Who could imagine that mere marks of graphite or ink on white pieces of paper—and I’m paraphrasing John Updike here—could stimulate a reader’s imagination to such an extent that a glorious escape to another time and place fills a person’s mind and holds him or her tightly? And, by the same token, electronic images of squiggly symbols on a screen? They do the same.
I encounter this stimulation through both writing and reading. Writing, for me at least, consistently requires a bit of discipline, as there are so many distractions. So, I press myself to do some writing every day (at least every weekday) as though it were a job. While sometimes I’m composing a review or a blog or an important email, I’m usually writing or editing one of my short stories. I try to write for two hours straight. Which means for two solid hours I am preoccupied with my characters’ thoughts and actions, happening in a place I myself have created and which is so firmly fixed in my brain, I am just totally there. For two hours I am completely immersed in that place and in the words and sentences I am seeking to make perfect. I am just gone, as in a trance. And even though my characters may be going through difficulties (they usually are), it’s a delightful place to be.
I also make it a point to read every day, most often sitting down with a novel in the late afternoon when all the busyness of my little world has been attended to. There again, if the book is well written, I become completely absorbed. I share faraway places and situations with the book’s characters, and I have an intense feeling of being there, away from “it all.” Again, it’s a marvelous place to spend time.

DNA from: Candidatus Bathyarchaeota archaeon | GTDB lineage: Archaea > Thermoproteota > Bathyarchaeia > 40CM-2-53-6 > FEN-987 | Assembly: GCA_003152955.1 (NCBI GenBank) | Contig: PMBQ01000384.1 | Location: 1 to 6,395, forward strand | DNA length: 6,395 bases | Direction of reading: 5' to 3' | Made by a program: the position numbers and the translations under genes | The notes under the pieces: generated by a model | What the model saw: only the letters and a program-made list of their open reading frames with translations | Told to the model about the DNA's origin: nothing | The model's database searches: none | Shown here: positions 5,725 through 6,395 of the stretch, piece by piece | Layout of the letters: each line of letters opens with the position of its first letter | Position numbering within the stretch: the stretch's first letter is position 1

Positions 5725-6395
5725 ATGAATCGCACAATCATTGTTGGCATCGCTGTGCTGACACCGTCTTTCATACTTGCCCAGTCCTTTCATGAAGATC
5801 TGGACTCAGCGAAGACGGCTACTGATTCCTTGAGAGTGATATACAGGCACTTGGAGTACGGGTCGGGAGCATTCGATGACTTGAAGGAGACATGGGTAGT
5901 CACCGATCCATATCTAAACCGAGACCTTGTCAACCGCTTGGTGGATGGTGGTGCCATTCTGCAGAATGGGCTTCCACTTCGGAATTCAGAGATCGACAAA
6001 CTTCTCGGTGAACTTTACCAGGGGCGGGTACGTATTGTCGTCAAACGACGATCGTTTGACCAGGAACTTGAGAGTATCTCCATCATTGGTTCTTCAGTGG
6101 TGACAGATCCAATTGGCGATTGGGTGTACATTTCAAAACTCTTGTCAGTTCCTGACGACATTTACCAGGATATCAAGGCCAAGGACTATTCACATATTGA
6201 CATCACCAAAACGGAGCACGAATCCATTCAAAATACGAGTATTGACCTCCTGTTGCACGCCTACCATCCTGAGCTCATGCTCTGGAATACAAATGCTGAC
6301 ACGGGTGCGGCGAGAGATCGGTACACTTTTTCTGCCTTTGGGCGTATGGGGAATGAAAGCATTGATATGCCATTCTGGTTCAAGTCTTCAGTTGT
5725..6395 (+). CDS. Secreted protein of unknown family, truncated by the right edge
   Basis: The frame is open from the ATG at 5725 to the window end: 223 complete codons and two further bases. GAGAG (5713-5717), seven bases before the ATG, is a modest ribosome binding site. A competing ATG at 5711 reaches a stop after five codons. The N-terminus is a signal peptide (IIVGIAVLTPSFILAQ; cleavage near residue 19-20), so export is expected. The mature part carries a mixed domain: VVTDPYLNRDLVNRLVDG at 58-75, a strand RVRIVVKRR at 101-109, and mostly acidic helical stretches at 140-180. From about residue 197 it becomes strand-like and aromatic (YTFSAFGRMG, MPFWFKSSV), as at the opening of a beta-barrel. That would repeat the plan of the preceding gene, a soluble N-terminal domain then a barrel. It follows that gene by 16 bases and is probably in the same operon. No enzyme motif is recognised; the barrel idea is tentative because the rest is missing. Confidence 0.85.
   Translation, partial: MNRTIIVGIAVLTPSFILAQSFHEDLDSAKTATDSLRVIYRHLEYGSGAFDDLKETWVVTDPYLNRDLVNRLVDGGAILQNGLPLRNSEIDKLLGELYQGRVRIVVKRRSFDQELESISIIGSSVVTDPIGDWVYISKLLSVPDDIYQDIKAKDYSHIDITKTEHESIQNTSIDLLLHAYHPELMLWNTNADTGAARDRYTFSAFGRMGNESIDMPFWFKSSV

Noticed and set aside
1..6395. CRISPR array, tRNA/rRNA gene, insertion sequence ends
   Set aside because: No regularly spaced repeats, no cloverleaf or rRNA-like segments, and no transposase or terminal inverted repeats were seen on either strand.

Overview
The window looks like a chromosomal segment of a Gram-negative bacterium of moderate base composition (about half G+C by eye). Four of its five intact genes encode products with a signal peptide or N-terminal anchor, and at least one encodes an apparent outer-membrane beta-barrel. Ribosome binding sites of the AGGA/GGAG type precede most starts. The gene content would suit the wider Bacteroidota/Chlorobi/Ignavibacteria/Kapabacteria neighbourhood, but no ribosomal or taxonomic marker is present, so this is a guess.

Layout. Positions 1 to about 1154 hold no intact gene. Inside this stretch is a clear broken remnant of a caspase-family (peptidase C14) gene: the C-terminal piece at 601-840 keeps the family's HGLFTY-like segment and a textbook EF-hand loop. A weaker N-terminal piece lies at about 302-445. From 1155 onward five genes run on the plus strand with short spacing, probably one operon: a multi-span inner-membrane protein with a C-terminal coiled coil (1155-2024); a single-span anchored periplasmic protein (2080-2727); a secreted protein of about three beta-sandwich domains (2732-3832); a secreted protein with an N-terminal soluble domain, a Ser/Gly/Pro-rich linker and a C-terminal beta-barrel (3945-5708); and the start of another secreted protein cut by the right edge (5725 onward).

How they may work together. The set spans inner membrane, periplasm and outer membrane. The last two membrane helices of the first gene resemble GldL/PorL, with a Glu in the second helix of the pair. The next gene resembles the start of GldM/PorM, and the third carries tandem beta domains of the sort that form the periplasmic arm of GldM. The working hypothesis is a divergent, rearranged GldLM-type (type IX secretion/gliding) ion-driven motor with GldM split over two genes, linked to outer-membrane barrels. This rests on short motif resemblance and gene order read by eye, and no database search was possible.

So, for four hours a day, roughly one quarter of my waking hours, I am somewhere else. My husband rails at me often for not listening to him, and he’s right, I’m not listening; a good part of the day I am elsewhere or wandering around the house doing things but thinking about elsewhere. It’s no wonder he’s impatient with my absentmindedness. If only I could make him understand…
I wonder, is all the writing and reading I do a manifestation of escapism—let’s face it, the world we inhabit is often a scary place—or is it something more than that? Is it perhaps more a search for enrichment? I will likely never see Beirut or Greenland or north Texas, the settings for novels I’ve enjoyed, but the fine books I’ve read have taken me there, and my life has certainly been enriched by those travels. Inhabiting the lives of memoirists and other nonfiction writers has had the same effect. Oh, my gosh, when you think about it, what a huge number of fine thinkers and writers are out there!
For people who do not write, and particularly for those who do not read, I feel a certain sorrow. They are missing out on so much life has to offer. Chances to escape and enrich themselves are passing them by. Yes, there are many other distractions and means of escape from our troubled world. But to me, nothing matches the effect of quiet words on a quiet page.